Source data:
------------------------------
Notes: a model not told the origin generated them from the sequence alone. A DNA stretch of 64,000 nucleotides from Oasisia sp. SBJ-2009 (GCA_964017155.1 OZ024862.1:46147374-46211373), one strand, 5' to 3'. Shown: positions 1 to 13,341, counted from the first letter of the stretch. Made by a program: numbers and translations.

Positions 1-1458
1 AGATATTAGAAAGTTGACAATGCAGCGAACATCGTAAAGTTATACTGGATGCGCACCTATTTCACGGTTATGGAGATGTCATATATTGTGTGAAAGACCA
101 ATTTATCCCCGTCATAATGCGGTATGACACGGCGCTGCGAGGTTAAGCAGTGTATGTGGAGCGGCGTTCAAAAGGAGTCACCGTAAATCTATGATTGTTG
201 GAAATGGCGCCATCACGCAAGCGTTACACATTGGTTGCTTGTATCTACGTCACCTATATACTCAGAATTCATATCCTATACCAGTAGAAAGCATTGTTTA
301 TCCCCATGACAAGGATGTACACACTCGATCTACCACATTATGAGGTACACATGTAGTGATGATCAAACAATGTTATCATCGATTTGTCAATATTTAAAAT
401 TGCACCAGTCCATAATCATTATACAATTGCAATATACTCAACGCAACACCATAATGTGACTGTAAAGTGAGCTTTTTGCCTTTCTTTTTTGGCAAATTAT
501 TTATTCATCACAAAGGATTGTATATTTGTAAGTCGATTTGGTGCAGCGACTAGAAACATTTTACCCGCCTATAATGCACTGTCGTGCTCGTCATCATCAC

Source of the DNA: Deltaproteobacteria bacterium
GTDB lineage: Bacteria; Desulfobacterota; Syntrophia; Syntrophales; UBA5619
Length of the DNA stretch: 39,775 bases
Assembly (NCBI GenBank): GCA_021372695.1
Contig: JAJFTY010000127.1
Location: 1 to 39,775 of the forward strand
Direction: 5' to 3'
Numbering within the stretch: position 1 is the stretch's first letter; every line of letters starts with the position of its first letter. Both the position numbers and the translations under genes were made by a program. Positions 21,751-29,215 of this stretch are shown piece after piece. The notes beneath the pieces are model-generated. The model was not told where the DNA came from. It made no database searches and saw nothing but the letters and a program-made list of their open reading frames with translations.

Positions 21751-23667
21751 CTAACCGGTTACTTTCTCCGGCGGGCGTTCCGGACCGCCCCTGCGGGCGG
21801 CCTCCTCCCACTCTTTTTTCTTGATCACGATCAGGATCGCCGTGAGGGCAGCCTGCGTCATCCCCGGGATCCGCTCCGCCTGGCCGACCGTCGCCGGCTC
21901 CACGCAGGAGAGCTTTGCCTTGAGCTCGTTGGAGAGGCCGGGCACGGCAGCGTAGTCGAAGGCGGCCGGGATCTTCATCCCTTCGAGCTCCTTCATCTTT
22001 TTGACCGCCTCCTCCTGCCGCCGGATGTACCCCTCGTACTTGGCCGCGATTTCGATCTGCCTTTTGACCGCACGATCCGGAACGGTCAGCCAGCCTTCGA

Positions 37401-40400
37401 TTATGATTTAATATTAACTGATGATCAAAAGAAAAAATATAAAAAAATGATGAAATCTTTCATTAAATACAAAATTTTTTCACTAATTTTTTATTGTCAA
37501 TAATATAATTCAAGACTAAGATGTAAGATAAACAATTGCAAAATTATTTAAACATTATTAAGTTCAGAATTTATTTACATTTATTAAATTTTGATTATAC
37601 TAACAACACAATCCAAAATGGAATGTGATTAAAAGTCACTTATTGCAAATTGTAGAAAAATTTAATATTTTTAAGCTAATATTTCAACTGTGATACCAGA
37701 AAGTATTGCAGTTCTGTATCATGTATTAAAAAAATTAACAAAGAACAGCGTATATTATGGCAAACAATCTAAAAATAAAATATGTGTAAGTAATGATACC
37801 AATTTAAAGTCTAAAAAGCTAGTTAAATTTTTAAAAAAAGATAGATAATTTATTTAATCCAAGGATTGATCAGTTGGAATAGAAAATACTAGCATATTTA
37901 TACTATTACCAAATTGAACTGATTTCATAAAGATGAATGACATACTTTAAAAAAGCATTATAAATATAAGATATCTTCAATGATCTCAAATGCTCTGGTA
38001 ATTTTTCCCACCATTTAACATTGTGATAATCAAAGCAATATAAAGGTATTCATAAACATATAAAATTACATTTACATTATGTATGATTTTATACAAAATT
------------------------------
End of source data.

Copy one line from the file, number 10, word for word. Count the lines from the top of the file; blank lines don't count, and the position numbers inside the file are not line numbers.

GTDB lineage: Bacteria; Desulfobacterota; Syntrophia; Syntrophales; UBA5619